Site Loader

Travellers are a very distinct group within Irish society. They are an identifiable group of people, identified both by themselves and by other members of the community, as people with their own distinctive lifestyle, traditionally of a nomadic nature but not now habitual wanderers. They have their own cultural needs, wants, and values which are different in some ways from those of the settled community. They are an indigenous minority, less than one percent of the Irish population, who have been part of Irish society for centuries.
Travellers are widely acknowledged as one of the most marginalised and disadvantaged groups in Irish society. They fare poorly on every indicator used to measure disadvantage i.e. unemployment, poverty, social exclusion, health status, infant mortality, life expectancy, illiteracy, education and training levels, access to decision making and political representation, gender equality, access to credit, accommodation and living conditions.
Travellers have long faced and continue to face intense racism and discrimination. It comes in the form of verbal abuse, racist language and sometimes violent attacks but even more importantly it is embedded in the daily practice of the institutions of the state. Travellers are often segregated into separate classes in school. They are routinely refused service in shops, bars, cafes, cinemas, laundrettes and clubs. Social contact with settled people is minimal because Travellers have been denied such contact.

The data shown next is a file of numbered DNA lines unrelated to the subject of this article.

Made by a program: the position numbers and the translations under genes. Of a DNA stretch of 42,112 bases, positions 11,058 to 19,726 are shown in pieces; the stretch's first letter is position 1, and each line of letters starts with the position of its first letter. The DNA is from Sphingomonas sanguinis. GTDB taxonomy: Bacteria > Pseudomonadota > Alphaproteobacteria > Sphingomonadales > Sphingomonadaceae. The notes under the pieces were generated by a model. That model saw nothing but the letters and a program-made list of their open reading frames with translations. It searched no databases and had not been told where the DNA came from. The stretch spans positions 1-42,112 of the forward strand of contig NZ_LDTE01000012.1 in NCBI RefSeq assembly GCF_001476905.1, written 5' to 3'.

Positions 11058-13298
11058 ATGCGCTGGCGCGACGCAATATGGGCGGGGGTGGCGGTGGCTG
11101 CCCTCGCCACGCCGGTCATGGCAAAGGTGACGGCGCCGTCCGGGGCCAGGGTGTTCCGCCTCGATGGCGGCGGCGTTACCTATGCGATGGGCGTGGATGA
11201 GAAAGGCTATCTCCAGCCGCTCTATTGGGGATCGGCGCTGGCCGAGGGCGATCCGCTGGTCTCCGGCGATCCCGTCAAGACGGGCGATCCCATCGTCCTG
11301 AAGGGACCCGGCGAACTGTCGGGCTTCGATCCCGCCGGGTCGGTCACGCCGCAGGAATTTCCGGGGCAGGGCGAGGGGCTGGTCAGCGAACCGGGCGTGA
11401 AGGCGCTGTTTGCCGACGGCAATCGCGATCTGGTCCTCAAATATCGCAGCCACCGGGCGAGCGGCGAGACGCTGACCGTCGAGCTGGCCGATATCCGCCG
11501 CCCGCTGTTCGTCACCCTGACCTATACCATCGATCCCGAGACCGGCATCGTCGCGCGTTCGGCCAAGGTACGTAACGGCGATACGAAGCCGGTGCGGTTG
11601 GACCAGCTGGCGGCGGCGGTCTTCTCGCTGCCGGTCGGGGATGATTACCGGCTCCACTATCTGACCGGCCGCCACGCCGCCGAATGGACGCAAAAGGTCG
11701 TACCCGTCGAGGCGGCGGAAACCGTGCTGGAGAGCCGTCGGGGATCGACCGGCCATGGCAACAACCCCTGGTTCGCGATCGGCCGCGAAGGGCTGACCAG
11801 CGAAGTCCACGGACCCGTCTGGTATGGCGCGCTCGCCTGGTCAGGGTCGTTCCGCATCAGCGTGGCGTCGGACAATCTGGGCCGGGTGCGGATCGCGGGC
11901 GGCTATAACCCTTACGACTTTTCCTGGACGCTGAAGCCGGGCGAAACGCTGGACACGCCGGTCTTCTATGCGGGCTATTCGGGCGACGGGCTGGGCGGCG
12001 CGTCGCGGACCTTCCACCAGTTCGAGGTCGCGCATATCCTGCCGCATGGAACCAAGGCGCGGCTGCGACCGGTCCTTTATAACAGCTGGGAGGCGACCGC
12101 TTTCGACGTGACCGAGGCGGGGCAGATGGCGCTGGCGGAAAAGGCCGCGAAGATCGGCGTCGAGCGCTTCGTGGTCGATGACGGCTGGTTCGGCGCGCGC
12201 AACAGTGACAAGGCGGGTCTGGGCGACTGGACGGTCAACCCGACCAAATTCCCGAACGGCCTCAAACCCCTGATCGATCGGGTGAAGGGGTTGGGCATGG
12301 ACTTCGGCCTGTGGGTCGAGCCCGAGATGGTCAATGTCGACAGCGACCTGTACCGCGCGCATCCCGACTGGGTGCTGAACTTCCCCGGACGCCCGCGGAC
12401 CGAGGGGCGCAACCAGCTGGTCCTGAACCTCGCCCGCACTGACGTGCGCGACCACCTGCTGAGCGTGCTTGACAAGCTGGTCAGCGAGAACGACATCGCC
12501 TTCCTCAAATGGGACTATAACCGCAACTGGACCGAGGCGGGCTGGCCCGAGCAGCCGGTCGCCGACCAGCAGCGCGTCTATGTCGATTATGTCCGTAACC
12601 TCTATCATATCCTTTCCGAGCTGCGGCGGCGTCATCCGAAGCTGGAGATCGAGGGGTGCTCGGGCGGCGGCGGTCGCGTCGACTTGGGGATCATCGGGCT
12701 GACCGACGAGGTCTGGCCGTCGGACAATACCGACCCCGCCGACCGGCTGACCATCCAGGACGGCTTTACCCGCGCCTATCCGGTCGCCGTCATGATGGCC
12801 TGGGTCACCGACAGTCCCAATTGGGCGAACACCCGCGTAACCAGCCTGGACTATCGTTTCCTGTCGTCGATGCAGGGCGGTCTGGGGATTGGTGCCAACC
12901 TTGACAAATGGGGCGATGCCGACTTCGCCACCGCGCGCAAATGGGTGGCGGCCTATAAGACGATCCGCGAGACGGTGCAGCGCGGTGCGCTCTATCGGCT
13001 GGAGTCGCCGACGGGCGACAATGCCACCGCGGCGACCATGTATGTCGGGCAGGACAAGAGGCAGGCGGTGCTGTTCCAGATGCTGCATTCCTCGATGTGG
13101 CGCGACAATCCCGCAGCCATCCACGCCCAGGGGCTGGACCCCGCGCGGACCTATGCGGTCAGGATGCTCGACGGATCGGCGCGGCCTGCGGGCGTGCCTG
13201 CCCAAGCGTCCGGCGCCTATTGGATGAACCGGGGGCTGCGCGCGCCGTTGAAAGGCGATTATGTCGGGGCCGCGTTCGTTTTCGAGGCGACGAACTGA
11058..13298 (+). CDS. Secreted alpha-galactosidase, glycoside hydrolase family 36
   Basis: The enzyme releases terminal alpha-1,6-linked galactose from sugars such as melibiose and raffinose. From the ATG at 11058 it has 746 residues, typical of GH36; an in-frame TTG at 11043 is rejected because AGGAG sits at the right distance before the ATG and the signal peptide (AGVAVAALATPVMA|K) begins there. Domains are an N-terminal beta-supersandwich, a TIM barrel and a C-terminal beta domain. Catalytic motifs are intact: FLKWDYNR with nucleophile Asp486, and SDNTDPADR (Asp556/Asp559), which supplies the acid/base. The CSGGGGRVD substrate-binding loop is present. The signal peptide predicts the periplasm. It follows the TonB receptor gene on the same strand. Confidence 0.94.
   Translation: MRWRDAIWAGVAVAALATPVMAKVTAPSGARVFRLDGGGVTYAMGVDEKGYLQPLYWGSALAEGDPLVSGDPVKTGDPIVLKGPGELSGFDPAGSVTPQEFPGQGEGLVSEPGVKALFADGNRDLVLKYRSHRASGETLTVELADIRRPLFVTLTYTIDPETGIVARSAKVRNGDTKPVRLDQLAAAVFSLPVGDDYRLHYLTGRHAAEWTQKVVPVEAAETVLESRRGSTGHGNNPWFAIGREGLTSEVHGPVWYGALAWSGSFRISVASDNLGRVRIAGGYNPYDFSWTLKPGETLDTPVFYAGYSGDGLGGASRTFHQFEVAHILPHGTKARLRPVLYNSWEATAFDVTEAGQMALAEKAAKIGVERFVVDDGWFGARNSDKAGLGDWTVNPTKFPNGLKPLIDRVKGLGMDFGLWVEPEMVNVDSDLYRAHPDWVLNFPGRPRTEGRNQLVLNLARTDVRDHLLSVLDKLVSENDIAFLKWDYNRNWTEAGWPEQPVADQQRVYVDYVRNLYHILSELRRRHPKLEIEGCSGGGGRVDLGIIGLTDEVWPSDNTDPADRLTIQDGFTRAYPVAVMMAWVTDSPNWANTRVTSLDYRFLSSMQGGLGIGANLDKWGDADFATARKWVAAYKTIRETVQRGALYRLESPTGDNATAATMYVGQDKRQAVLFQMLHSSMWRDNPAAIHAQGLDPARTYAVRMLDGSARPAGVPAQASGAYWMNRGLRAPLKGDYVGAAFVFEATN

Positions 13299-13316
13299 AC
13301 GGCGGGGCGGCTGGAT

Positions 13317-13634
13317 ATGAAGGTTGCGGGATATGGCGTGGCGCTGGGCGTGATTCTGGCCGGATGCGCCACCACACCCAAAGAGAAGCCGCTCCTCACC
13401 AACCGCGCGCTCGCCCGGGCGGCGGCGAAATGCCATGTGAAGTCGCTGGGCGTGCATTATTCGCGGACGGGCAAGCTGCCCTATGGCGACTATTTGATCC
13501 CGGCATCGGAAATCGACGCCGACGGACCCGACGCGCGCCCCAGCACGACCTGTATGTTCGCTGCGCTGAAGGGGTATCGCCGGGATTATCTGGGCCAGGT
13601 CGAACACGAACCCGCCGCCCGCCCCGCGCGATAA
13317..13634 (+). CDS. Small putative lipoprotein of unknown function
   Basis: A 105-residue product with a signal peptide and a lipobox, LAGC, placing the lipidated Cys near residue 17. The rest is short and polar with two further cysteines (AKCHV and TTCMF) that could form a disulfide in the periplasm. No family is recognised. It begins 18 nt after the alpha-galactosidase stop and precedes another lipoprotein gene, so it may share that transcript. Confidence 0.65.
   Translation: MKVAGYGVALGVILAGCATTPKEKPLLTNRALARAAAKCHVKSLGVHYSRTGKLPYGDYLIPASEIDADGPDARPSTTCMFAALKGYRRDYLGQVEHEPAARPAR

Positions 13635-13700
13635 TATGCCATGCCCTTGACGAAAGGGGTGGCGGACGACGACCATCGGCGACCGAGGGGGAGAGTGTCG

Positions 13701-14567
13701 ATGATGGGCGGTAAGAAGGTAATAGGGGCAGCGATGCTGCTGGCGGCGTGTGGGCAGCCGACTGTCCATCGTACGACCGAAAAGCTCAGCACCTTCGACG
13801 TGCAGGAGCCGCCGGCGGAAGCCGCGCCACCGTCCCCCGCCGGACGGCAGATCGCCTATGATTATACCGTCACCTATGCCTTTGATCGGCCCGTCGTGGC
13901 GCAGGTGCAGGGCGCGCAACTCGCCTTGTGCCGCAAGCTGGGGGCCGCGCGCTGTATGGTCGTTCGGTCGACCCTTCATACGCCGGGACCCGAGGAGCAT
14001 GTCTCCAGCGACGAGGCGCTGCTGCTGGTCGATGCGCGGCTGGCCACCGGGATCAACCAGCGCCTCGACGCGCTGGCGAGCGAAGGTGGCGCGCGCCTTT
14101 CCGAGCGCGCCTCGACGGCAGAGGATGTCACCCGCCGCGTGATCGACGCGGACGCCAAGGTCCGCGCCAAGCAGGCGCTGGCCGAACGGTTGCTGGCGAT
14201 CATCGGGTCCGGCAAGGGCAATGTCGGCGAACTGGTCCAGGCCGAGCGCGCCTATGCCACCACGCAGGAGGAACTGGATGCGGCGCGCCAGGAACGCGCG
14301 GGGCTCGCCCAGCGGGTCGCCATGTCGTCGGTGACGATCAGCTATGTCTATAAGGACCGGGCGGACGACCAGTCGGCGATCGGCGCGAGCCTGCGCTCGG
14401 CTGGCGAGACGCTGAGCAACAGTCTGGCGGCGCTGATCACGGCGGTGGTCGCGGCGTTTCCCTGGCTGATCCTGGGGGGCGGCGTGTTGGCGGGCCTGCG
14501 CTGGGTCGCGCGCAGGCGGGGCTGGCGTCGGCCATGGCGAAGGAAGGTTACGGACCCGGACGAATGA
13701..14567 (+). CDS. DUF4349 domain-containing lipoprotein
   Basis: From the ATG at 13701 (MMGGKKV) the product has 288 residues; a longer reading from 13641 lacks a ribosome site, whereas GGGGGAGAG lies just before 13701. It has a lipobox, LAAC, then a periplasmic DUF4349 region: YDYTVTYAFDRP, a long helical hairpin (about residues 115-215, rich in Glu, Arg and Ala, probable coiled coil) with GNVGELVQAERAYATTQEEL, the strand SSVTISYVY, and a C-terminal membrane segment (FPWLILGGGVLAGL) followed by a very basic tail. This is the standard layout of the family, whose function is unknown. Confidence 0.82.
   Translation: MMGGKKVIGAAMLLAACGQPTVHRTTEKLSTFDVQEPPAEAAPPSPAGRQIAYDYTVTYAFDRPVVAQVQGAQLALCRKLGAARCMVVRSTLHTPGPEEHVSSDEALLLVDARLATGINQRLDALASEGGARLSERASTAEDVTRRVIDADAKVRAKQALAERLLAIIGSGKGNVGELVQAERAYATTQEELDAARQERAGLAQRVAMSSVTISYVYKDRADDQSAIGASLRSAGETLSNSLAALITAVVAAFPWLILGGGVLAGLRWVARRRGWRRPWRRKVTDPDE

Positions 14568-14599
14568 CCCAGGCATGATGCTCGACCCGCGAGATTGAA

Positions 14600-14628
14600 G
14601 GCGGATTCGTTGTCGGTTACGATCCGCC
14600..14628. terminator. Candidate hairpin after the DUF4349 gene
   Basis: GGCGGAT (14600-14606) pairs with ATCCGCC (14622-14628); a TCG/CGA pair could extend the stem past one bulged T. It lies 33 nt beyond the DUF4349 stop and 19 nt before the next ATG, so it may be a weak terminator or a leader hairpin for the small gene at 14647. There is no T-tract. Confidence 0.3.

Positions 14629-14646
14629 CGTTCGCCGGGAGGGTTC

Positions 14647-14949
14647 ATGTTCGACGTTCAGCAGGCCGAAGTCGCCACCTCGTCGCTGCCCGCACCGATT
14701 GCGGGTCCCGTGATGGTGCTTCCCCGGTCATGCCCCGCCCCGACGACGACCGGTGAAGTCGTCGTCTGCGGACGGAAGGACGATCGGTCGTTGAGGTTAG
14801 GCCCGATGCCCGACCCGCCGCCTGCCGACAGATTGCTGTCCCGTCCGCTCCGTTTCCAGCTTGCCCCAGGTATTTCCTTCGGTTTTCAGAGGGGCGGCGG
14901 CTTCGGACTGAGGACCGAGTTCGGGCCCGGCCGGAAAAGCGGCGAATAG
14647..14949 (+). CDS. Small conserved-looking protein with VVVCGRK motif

Ironically, settled society has always considered Travellers to be different. Now that Travellers are asserting their right to be different but not inferior, they have provoked outrage. Travellers’ struggles for civil rights should be seen in the context of all the major social and political movements of the past fifty years and not as something separate or peculiar to Ireland or Irish Travellers. Their struggles bear remarkable resemblance to those of Native Americans and Indigenous peoples throughout the world.

Post Author: admin